Stewart Lee: A Room With A Stew
The Shed, Brawby
Sun June 7
Watching your audience numbers shrink from 1,800 to 70 in the space of just one day might raise the spectre of a Spinal Tap-style career tailspin. But that wasn’t the case for Stewart Lee, as he moved on from his show at the Barbican on Saturday night to his second York area sell-out of the weekend – Brawby Village Hall, the venue for The Shed’s 23rd birthday party.
This gig was part of an extended series of UK dates intended, in part, to showcase and hone new material ultimately destined for the next series of his award-winning BBC2 Comedy Vehicle programme.
Most of the gigs are in large venues but Lee feels a close connection to The Shed – one of a number of smaller venues that he chose when he returned to stand-up after a four year absence some time ago.
The gig saw him at the top of his game, with a brilliant set lasting almost two and a half hours. His performance skills were consummate, and it was a pleasure to watch him draw in and manipulate an audience without a reliance on observational humour and telegraphed punchlines.
What sets Lee apart from his peers is his ability to engage on a deeper level with the multi-faceted nature of ideas and beliefs, and to explore the absurdities and contradictions that confront anyone trying to assert definitive positions in personal and political life.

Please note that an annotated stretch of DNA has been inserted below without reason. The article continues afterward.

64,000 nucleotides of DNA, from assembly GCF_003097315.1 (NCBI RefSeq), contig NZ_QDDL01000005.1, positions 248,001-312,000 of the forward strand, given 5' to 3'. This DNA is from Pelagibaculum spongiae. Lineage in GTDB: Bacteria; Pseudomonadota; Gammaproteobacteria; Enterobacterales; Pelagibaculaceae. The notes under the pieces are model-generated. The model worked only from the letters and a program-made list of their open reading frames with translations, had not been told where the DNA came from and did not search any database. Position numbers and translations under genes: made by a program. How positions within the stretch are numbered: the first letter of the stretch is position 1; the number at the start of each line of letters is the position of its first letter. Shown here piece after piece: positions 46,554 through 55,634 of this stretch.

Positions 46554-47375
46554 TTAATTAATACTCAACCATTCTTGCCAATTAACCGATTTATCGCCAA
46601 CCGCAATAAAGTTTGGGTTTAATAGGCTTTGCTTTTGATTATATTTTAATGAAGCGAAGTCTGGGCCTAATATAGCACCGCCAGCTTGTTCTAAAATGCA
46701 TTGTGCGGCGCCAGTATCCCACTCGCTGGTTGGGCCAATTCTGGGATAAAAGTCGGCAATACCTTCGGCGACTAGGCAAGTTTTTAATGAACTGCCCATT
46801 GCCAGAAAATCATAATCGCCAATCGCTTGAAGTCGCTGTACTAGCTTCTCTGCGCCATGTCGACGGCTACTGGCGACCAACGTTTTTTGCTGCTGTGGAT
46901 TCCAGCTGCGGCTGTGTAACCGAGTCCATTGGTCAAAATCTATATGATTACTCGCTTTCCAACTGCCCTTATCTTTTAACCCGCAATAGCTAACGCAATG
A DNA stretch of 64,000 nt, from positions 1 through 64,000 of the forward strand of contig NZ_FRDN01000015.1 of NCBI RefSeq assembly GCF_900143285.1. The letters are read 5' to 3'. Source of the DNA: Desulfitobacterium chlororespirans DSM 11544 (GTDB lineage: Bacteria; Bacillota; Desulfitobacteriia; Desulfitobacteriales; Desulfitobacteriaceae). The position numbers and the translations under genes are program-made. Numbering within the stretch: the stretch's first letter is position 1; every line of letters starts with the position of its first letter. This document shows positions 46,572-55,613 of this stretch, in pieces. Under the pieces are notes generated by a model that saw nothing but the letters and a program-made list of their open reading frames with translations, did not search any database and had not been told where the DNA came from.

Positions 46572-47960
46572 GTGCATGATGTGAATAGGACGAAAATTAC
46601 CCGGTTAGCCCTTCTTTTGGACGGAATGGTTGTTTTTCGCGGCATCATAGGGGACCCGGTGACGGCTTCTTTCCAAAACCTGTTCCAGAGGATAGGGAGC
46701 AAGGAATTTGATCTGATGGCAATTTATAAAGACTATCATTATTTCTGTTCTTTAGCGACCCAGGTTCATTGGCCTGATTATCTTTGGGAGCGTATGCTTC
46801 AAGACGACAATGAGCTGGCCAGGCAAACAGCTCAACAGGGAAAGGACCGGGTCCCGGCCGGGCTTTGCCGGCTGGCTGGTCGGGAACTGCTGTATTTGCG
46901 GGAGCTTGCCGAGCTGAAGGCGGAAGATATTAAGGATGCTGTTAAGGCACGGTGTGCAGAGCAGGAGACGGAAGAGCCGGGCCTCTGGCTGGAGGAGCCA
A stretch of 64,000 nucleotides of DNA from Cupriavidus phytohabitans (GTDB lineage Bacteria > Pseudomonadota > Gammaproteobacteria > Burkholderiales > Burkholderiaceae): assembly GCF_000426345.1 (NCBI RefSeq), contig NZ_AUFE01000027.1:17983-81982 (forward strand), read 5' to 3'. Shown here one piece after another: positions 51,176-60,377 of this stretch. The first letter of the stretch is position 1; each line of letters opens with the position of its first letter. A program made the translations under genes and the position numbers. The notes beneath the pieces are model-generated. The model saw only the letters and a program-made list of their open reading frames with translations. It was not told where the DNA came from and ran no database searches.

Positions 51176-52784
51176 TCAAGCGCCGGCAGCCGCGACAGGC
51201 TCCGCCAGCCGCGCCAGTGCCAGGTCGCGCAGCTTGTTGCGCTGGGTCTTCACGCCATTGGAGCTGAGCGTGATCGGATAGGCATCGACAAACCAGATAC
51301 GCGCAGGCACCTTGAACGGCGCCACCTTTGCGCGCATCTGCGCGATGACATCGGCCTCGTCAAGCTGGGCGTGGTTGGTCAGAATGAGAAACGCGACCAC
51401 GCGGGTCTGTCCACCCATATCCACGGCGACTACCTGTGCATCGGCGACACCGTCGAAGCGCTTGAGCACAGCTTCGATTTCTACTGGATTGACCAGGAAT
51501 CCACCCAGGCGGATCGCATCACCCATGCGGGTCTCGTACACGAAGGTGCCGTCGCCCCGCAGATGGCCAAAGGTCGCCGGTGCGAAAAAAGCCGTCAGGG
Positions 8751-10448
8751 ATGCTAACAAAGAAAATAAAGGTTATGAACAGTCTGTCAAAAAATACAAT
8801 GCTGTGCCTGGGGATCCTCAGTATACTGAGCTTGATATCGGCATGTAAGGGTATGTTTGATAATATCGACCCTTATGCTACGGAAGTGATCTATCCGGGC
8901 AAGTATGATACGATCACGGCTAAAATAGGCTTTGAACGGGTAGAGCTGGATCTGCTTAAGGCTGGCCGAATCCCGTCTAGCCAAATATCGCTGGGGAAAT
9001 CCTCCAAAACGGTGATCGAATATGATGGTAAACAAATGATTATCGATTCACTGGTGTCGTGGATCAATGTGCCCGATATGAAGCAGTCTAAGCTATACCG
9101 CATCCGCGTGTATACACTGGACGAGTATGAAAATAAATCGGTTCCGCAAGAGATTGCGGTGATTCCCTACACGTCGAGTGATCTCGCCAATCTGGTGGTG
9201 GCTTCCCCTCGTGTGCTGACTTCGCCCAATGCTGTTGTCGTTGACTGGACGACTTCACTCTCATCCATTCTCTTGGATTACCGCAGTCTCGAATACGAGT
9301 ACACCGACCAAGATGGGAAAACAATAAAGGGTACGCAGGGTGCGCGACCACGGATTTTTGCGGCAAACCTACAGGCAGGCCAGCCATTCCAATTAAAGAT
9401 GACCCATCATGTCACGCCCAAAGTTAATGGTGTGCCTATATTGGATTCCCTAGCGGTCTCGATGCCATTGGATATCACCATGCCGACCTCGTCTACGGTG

So it is that Islamophobia, religious belief and nationalism are put under the microscope, pulled apart and held up for scrutiny by a comedian with a taste for the surreal and a sharp, politically astute, wit.
A new warmth
The familiar Lee tropes of deconstructing the whole process and reviewing himself and the audience were, of course, woven into a fluid and wide-ranging mix.
It is sometimes said – by his fans and detractors, for differing reasons – that Stewart Lee can appear remote and distant. For me, the experience is akin to having a great night out with someone, whilst at the same time being troubled by the nagging thought that they’re sizing you up and might be about to deck you.
I really like that aspect to his performance and, although it is still part of his armoury, I feel that he has added a new warmth as well. There was a real connection between him and an audience who go to see him expecting more than the average comedian can deliver.
His star is rising, and he is now enjoying much greater commercial success. His inventiveness and the skill with which he crafts his material mean that it is happening purely on merit, and without any need to dumb it down to pull in the punters. That’s rare, indeed.
The evening was nicely rounded off by Snake Davis, who stepped out of the audience to perform a short piece of music that gave the audience a moment to reflect after one of the best comedy performances I’ve seen for a long time.